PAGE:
This concept of God and religion was taken over by some smart people. They learned the written scripts and became priests. Religion and Priests created Brahmins who took the position at the top of the pecking order. They chanted hymns; they had an explanation for unexplained troubles. They were considered one rung below God. Such pecking orders became caste systems and depending on their importance, the people earned respect.
At some stage, people also started understanding that nature has an evolutionary system. Theory of Darwin, The Survival of the Fittest, began to be recognised by humanity. In some cases, the humans became physically healthy, and in other cases, they became mentally superior.
The classic definition of Brahmanism is the complex sacrificial religion that emerged in post-Vedic India (900 bc) under the influence of the dominant priesthood (Brahmans), an early stage in the development of Hinduism.
But any group of people who had better intellect created progeny with even more superior humans as far as intelligence was concerned. It was well explained by Darwin’s theory. Families of warriors produced even better warriors. Families in trade had better traders in the next generation. The evolution continued.
But worst of the thinking in evolution remained based on colour. The Gods shown in pictures always had fair skin; demons had dark skin. Male Gods were clean–shaven, but the demons had big moustaches! Scientifically, the colour of the skin was explained by the areas where humans lived. Where the Sun was harsher, the more Melanin was present under the human skin. The people living in cold climate had less Melanin as the Sun was rarely harsh. So we have Goras and Kalas! On top of this, the white race became meat eaters because of the weather conditions and other circumstances. The eating habits lead to the white race becoming bigger and stronger. The white people because their colour and healthy physique were looked at as a superior race. Let us not forget that the discrimination based on colour is followed everywhere. The Dilliwalas call people from Southern states in India as “Madrasis”, as people from old Madras have been traditionally dark in colour. Ratna Rajaiah, my favourite blogger, who lives in Mysore, has written a funny take on how South Indian ladies use talcum powder to look fairer, called “Ode to Talcum”!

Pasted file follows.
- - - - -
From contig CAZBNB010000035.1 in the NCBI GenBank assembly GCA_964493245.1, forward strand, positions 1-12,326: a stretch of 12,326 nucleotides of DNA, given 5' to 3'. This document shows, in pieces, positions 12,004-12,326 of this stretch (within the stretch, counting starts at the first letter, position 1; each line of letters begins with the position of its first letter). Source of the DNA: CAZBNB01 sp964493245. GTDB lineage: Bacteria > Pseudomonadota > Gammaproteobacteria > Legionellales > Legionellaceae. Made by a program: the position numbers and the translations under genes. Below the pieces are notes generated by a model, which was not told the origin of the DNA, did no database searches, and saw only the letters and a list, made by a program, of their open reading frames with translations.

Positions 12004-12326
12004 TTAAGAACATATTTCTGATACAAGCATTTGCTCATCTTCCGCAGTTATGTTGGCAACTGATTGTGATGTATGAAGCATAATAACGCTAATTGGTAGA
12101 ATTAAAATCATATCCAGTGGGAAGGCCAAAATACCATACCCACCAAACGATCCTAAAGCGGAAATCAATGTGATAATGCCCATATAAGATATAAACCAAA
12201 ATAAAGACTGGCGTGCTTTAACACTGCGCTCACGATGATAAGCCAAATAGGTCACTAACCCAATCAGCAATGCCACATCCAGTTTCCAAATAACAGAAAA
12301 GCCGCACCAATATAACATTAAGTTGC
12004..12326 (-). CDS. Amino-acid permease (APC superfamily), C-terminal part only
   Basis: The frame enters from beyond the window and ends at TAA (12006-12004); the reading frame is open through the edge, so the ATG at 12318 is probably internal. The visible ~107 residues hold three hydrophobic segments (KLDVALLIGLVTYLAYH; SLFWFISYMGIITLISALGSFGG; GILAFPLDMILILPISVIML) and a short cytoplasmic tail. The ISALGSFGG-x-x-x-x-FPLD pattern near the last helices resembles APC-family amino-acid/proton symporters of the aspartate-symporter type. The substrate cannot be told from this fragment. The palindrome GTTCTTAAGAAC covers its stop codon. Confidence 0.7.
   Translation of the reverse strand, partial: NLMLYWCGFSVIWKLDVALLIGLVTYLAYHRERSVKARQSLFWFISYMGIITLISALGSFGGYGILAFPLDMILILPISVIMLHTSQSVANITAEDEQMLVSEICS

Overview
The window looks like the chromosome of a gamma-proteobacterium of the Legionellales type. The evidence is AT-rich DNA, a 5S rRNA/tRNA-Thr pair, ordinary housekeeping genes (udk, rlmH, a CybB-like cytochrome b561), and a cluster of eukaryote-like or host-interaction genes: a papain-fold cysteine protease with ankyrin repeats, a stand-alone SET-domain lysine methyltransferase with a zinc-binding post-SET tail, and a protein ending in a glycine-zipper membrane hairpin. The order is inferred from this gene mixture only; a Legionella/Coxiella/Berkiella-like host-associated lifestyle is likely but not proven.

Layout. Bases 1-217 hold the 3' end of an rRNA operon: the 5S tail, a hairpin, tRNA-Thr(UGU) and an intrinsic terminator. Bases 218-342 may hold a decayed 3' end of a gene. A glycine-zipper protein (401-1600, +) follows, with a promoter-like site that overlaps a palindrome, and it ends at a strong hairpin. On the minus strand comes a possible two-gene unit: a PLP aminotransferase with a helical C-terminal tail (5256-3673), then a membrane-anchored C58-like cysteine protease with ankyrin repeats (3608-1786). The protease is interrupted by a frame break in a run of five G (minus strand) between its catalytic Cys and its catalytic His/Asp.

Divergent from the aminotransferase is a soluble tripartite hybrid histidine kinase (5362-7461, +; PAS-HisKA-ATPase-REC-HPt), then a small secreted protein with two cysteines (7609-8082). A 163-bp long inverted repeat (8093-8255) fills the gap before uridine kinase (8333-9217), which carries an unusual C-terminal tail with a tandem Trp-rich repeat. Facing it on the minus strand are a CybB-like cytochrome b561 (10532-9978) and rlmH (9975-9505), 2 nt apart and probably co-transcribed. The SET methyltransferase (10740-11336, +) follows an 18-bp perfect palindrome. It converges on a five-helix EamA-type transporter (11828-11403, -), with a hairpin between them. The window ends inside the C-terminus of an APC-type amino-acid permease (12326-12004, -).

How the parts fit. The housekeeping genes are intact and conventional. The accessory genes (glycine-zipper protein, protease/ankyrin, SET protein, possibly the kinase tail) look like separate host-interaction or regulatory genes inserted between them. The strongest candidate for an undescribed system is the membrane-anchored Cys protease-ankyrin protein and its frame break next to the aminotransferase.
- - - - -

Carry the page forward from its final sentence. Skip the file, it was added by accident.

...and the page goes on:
Will these “isms” ever go away? I don’t think so. After a couple of hundred years after the abolition of slavery in the USA, do you think that thinking about dark–skinned people changed in the Southern States of America? In northern states in India, especially in Bihar and Bengal do you think feudalism is dead? No way! You need to go 30 km from major cities, and you would know that things have hardly changed. The hierarchies will continue based on Caste, Colour, Occupation and Religious hierarchy. Mind you, some things never change.
I will share a story with you. Jaya had led a team of engineers more than 30 years back to the USA. There was one smart engineer who was from the state of Bihar. During a training class, he would have his coffee with a loud slurping sound. After a couple of days, at the hotel, Jaya brought this out in discussion and explained to the gentleman to avoid the noise. He immediately agreed. He said, “Madam, you know that I come from Bihar and nobody ever told us about public manners. But now that you have explained, I will immediately change. For me, coming to Pune for the job itself was like coming to the US! Now in the US, for me, it is like arriving on the Moon. How much can a person change? But I will try my best!”
But my blog cannot be an ode, but it shows the bad aspects of our beautiful world!